The Long Run

(By Avalyn Hunter)

Forty years ago, Secretariat blazed his way to one of the milestone performances of American Thoroughbred racing. Those who watched his breathtaking run in the 1973 Belmont Stakes (gr. I), whether live or on TV, could only marvel as the big red horse thundered home all alone. Even on a day on which the track had been playing faster than usual, this was a performance for the ages.

But records are made to be broken, as the old saw goes, and indeed, Secretariat's might well not have stood so long had it not been for two factors. First, there are simply very few challenges to his record in any given year. Even in Secretariat's own time, there were not all that many races written at 12 furlongs on dirt. With the Jockey Club Gold Cup, the Woodward Stakes, and the Coaching Club American Oaks (all gr. I) all having been shortened to nine or 10 furlongs, there is now just one race carded on dirt at 12 furlongs likely to attract top-quality horses: the Belmont. Without opportunities for good horses to race at the distance, it is hardly a surprise that the record has not been broken or even seriously challenged; it would be more surprising if it had.

The other factor keeping Secretariat's time unchallenged is a seeming dearth of horses with any real taste for distance, at least on the dirt. While there are still a fair number of long-winded sorts on the grass--where the record for 12 furlongs is now down to 2:22.63, set March 23 by Twilight Eclipse at Gulfstream Park--none of the past four Belmont winners have managed to crack 2:30 for the distance, and we have not seen a horse run the last half-mile in less than 50 seconds since Summer Bird in 2009.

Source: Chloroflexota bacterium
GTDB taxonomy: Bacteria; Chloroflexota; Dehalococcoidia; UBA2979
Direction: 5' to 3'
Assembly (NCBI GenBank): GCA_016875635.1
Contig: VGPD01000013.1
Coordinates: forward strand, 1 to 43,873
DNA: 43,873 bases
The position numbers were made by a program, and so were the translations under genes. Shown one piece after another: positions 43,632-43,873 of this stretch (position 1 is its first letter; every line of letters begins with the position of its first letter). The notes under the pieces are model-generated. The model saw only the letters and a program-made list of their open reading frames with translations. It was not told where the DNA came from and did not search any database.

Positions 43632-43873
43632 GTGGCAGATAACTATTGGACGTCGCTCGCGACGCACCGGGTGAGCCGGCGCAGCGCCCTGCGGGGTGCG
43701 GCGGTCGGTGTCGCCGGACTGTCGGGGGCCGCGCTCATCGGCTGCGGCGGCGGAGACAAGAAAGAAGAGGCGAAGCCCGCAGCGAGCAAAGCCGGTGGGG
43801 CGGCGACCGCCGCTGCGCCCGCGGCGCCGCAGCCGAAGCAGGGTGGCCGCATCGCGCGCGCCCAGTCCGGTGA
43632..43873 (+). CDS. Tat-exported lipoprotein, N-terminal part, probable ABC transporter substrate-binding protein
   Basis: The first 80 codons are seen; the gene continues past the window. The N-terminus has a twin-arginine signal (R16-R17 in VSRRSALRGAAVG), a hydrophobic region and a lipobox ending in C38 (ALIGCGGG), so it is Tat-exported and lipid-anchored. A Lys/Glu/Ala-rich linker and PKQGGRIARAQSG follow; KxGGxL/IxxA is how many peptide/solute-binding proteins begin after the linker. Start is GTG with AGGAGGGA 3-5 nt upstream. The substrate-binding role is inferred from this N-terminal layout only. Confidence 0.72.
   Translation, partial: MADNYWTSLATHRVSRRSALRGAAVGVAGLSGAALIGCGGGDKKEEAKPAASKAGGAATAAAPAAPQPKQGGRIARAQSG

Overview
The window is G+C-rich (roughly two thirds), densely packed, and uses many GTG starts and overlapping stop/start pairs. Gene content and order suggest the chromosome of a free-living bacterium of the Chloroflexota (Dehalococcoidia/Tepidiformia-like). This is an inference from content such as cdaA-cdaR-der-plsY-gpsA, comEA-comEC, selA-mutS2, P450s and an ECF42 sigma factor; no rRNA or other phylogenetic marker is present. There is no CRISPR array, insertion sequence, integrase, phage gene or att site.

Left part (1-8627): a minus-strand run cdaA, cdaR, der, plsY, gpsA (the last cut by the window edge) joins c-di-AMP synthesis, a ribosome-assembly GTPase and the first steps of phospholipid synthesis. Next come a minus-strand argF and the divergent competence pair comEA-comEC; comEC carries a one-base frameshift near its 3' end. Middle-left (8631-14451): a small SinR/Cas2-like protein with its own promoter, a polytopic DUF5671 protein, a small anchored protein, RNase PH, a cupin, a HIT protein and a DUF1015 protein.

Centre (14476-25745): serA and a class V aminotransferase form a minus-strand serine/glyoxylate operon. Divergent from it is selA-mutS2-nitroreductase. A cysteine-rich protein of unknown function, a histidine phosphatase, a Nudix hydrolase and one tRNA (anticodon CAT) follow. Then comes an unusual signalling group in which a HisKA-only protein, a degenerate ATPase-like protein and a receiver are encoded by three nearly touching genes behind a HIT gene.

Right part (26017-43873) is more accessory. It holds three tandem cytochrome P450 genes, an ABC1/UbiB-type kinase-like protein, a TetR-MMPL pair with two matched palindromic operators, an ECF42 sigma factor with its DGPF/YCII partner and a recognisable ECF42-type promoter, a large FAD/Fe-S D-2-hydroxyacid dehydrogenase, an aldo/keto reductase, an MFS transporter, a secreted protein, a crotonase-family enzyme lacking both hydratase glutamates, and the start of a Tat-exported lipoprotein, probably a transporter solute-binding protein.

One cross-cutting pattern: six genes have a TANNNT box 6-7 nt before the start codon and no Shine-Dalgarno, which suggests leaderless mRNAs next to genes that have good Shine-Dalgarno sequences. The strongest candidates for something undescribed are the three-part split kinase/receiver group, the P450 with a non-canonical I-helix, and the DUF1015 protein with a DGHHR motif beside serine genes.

Obviously, when a race is staged, something has to win it. But we might do well to question why recent performances have been no better than they have been. Lack of opportunities for staying stock on dirt certainly creates a disincentive to breed or condition horses to go a distance, but the lack of proven stayers to breed from in turn limits the potential of the available stock. Perhaps the past few years have been merely a statistical fluke, but it would be a relief to once again see a horse that seems to truly relish a distance that not so long ago was truly the "Test of the Champion."

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